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Learning C/C++

  1. Jun 25, 2004 #1
    I know Visual Basic and Java now, but I think it's time I learn C/C++.

    Do I need to learn just C++ or is C worthwhile too? [yes, I know they are similiar...]

    1) Books/Tutorials?

    2) Is there a discount [student...] for acquiring the software with?

    If you're familiar with both Java and C++, how similiar are they to each other?
  2. jcsd
  3. Jun 25, 2004 #2
  4. Jun 25, 2004 #3
    By the way, I once heard Jeff would like to solve some of his books, you can go to ebay and search for him.
  5. Jun 26, 2004 #4
    For C the best book IMO is
    C A Modern Approach by KN King followed by
    Pointers On C (forgot the authors name).
    Neither book teaches GUI programming but figuring out pointers is tough enough. Learn C then advance to the GUI.

    As far as software goes, Dev-C++ is free and decent windows IDE. It's good enough to learn on. I think you can get a free basic compiler for Windows from MS now (I use a Mac so I'm not positive) and if you register as a student at Borland you can get the Borland compiler for free also. Intel Also has a free windows compiler. VC++ is what, $100 standard (comes with a fat text) and $69 student??? Something like that.

    My opinion is learn C advance to C++. I know others will disagree, but to heck with them. Many large scale projects are written in C. C is easy to learn because it is structured like a standard thought process (most people don't think in terms of 'objects'). Once you get competent with C then advance to C++. As another note, I dislike Jave. I can program in it, but I don't like to. Just a preference (I learned C on an Amiga 500 after all). Java and C++ share some syntax (as do most languages) and the object structure is the same. They are differnt though. If you know how to program in one language then others usually come easily. many of the pitfalls associated with C/C++ are not present in Java, so C/C++ requires a little more understanding as to what is actually going on as far as memory allocation, and usage are concerned. My 2 cents.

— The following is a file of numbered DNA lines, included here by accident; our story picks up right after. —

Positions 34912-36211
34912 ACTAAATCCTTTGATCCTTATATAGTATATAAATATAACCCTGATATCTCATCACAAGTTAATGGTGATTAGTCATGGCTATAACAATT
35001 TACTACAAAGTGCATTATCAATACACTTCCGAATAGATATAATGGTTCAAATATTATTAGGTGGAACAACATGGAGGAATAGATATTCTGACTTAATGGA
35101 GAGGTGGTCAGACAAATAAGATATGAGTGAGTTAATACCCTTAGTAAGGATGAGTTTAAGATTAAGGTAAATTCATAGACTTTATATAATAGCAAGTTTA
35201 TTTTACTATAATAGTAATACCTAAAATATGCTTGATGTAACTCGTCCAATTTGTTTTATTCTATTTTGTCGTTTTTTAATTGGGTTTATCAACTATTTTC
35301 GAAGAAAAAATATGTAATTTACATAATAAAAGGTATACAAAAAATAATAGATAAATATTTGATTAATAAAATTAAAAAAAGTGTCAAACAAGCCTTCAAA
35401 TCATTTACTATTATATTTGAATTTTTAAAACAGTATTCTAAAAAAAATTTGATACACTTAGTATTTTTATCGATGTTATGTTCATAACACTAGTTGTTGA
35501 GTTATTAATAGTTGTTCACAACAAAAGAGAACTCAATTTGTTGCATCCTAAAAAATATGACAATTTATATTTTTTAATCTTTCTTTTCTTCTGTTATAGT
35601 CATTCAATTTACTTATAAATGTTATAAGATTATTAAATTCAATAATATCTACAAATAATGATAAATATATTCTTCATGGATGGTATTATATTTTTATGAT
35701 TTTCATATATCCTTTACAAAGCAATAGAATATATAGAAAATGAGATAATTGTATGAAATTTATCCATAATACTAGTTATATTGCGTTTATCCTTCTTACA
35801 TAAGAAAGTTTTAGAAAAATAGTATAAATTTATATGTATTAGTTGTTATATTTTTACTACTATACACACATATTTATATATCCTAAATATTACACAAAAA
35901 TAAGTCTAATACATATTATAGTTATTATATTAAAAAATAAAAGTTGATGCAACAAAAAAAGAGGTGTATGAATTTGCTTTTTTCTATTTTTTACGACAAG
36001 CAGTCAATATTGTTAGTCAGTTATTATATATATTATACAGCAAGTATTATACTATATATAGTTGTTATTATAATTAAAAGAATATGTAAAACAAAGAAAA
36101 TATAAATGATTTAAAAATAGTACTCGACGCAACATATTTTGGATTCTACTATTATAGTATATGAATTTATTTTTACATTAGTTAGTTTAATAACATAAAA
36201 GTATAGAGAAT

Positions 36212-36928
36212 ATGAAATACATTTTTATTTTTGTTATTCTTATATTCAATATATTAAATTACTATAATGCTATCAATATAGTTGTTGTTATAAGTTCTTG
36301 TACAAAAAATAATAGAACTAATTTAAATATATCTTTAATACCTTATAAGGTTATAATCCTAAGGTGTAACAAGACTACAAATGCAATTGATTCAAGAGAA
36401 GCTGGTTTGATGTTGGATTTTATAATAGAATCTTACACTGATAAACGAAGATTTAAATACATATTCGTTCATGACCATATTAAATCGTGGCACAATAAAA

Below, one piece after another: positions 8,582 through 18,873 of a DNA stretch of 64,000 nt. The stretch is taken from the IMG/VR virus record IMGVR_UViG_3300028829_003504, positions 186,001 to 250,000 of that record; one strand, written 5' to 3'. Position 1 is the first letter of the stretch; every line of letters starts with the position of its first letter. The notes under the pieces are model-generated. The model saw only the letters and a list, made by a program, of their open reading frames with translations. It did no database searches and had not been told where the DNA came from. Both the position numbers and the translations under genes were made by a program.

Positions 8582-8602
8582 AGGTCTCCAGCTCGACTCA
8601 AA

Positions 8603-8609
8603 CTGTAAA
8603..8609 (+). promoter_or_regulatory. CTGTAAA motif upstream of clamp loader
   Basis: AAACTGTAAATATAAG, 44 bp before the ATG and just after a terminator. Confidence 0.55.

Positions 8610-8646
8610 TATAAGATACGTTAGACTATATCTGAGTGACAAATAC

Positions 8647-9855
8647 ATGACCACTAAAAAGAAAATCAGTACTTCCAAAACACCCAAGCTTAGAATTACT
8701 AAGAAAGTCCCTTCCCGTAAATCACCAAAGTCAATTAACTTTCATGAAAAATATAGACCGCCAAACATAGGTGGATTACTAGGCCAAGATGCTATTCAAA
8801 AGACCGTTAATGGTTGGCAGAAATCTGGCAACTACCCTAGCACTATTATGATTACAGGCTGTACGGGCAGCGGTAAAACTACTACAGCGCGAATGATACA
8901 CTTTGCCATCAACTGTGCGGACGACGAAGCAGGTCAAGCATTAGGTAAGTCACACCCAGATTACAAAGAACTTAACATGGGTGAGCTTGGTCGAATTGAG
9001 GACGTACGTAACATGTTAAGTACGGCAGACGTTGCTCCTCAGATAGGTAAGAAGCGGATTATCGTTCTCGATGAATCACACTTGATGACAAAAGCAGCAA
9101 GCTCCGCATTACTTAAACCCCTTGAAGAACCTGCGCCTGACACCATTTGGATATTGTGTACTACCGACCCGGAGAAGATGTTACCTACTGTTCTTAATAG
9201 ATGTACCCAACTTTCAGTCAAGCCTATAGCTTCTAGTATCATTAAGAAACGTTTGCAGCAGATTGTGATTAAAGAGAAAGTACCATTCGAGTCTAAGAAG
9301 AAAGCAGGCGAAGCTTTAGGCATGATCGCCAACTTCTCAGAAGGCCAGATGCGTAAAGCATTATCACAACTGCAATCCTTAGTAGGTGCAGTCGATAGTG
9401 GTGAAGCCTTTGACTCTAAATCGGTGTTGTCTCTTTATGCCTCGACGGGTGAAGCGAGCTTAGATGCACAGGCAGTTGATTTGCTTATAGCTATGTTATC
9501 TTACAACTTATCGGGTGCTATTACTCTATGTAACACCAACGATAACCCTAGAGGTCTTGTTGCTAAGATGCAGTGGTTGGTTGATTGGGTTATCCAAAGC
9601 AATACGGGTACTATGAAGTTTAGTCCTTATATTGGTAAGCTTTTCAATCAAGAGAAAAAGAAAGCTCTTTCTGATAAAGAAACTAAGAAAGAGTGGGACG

Good luck.
  6. Jun 26, 2004 #5
    Pointers On C (Kenneth A. Reek).
  7. Jun 26, 2004 #6


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    As far as the United States is concerned, you can save a load of money on software if you are currently a student (undergraduate or graduate) at any accredited university. Check out JourneyEd and the Academic Superstore for more information on eligible schools as well as prices.

    If you live in any country other than the United States, I'm sorry I cannot help you. I really don't know how the academic discounts work involving international colleges or other countries; however, I believe Microsoft offers the same academic prices to Canada as they do the United States.
    Last edited: Jun 26, 2004
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